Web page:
Eddie first meets Marlena on a U.S.-owned farm in Honduras, where she works as a pest-control specialist. Her husband, a drunkard from whom she is separated, was Honduran, but Marlena is Nicaraguan by birth, and her family still live in Nicaragua. Eddie is increasingly troubled by his mission and shows signs of misgiving as he witnesses how Nicaraguan men are coerced into the Contra militia, Nicaraguan villages are raided, their inhabitants killed and raped, and harvests destroyed. He even fraternizes with the "enemy" when he befriends Luis (played by Luis Torrentes), a young and naïve man from El Porvenir, who is kidnapped by the Contras. Luis is tortured for refusing to enter their militia but then gives in and serves under Eddie's personal supervision and protection. This is one of the film's less credible plot moves. While it might seem plausible that Luis feels gratitude towards Eddie and even develops some admiration for him, it is hard to believe that Eddie, an experienced soldier, would fully trust and even give a weapon to a man whom his comrade Ruben has recently helped to torture. Quite obviously, Eddie's older-brother attitude towards the young Nicaraguan is meant to stress how Eddie's identity as a U.S. soldier is beginning to crumble.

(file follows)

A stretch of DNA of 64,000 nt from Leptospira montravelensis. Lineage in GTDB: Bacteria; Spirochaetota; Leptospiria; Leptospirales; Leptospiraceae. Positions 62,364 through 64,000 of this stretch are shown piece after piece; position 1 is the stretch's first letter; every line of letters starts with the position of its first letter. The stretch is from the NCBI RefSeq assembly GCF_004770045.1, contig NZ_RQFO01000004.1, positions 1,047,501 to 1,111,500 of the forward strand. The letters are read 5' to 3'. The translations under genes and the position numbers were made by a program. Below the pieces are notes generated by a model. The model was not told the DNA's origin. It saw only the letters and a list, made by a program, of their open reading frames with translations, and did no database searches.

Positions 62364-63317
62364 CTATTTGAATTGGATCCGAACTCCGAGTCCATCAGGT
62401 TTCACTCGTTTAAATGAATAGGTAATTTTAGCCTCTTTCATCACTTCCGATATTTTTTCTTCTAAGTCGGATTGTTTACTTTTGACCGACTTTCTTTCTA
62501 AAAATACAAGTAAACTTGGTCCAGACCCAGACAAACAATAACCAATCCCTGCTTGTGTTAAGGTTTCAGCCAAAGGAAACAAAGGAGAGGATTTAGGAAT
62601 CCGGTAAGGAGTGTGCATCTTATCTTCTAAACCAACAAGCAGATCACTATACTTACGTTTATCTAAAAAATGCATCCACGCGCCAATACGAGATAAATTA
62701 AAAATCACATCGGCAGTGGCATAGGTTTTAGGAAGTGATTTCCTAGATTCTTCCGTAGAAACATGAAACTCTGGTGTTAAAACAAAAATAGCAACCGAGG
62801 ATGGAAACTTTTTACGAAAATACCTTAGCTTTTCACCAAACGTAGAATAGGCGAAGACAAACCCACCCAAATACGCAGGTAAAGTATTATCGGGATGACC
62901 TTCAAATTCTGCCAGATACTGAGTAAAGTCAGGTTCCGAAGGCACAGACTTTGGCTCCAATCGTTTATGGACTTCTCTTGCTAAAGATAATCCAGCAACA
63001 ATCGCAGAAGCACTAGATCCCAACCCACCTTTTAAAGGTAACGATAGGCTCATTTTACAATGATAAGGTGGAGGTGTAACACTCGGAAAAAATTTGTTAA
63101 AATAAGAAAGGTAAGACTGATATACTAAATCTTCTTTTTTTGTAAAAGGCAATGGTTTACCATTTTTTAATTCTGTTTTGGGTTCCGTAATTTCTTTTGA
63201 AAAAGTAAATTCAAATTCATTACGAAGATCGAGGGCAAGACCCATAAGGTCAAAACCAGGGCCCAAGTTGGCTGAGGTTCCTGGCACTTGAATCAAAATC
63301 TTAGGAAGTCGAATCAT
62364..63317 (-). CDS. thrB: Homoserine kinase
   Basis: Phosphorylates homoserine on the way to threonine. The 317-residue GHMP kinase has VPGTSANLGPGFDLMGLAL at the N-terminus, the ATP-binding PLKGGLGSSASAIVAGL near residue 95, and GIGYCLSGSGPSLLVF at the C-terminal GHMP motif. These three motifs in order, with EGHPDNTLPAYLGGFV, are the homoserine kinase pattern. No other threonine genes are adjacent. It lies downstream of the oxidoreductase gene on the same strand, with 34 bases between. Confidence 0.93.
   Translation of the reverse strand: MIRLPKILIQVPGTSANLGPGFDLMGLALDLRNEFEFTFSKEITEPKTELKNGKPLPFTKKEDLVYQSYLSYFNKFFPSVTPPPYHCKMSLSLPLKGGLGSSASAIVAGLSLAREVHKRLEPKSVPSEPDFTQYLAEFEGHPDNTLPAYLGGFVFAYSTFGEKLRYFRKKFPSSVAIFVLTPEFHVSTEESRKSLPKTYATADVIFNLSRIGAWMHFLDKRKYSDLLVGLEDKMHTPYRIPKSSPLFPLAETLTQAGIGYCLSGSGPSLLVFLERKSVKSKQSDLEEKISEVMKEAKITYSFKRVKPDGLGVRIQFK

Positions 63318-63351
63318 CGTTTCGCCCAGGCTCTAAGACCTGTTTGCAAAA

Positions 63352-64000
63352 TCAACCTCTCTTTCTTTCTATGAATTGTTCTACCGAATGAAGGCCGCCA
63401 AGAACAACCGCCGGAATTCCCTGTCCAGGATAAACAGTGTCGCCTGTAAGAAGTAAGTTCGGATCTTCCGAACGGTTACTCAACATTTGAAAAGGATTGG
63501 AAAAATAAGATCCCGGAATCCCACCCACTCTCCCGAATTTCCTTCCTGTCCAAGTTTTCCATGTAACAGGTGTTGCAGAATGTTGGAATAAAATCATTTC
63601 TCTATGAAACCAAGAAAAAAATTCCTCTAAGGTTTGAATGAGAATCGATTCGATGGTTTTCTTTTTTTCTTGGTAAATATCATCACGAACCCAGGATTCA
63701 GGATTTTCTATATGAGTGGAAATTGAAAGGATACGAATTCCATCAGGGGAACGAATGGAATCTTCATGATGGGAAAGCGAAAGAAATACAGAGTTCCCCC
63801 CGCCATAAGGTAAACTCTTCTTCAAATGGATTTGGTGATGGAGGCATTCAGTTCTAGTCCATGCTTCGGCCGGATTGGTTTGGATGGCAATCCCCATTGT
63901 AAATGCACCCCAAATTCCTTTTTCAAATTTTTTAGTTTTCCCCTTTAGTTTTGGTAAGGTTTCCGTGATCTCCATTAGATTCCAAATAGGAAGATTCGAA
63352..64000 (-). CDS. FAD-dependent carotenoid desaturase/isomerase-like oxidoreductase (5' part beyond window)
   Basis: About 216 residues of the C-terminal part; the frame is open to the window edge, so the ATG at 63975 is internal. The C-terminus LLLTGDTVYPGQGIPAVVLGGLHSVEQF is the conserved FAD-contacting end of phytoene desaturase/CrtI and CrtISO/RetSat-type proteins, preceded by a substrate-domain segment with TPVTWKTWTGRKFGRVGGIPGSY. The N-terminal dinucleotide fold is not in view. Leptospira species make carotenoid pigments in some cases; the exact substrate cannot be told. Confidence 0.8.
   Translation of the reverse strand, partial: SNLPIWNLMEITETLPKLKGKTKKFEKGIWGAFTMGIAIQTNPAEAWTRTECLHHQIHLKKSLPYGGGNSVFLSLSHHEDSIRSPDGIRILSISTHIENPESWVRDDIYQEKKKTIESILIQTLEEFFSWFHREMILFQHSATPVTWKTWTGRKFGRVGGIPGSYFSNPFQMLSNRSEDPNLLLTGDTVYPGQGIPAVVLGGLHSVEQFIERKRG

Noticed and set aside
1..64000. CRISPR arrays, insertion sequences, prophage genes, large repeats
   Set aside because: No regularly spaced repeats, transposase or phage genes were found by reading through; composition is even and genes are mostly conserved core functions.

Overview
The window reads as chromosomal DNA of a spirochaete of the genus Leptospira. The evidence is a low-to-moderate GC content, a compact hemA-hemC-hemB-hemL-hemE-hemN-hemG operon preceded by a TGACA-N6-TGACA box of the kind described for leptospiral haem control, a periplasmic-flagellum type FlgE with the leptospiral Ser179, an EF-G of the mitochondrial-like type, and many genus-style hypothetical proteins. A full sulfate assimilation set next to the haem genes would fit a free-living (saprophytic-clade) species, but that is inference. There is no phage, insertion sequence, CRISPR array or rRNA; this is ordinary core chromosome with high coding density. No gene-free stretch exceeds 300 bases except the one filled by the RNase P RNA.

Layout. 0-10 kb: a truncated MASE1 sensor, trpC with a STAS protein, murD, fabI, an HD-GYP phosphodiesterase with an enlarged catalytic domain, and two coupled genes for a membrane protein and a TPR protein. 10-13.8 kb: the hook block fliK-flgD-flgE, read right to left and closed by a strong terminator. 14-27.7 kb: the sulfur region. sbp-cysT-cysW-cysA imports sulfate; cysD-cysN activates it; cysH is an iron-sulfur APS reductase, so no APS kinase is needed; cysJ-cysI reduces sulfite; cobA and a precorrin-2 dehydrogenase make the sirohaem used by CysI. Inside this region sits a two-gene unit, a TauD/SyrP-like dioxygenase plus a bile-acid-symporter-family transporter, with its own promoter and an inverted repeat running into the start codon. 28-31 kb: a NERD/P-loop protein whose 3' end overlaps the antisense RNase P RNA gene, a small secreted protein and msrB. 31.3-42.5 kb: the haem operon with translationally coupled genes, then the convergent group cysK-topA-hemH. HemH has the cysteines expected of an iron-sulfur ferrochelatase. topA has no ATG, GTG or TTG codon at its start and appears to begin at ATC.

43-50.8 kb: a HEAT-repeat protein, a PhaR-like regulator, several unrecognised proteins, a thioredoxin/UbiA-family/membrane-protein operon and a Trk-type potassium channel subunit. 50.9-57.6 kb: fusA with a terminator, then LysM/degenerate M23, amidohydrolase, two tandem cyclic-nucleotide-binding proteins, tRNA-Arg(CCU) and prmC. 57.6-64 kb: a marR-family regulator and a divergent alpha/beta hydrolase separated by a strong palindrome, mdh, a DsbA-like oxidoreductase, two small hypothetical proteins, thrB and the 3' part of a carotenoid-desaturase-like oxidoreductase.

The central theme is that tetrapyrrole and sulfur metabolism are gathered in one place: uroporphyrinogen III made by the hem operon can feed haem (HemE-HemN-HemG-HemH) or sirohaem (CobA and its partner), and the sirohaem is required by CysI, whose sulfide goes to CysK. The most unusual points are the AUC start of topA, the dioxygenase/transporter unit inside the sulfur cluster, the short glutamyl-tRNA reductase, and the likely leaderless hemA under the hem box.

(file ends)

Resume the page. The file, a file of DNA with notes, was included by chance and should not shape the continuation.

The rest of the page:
Eddie also empathizes with other victims of the Contras and starts to relate them to members of his own family: The old woman who curses him for being involved in the Nicaraguan war reminds him of his mother (whom the film significantly presents as speaking only Spanish), and like Luis, another young man also makes him think of his younger brother. Such associations receive special emphasis as the film indicates that for Eddie, and within both U.S. Latino and Nicaraguan culture, family ties are generally very meaningful. The love and care he receives from his family is shown before Eddie dons his (decorated) uniform and departs for the manoeuver. Reminding him of his own family, the alleged enemy seems more familiar than other, and it becomes impossible for Eddie to conceptualize the Sandinistas as "mere gooks" in the way he was expected to frame his enemies in Vietnam. His notion of the "other" becomes completely confused when Marlena decides to go home to Nicaragua for good after her father has been killed in a Contra attack while protecting a school. The funeral takes place at El Porvenir, where Marlena integrates into the community and supports the cooperative's farm work.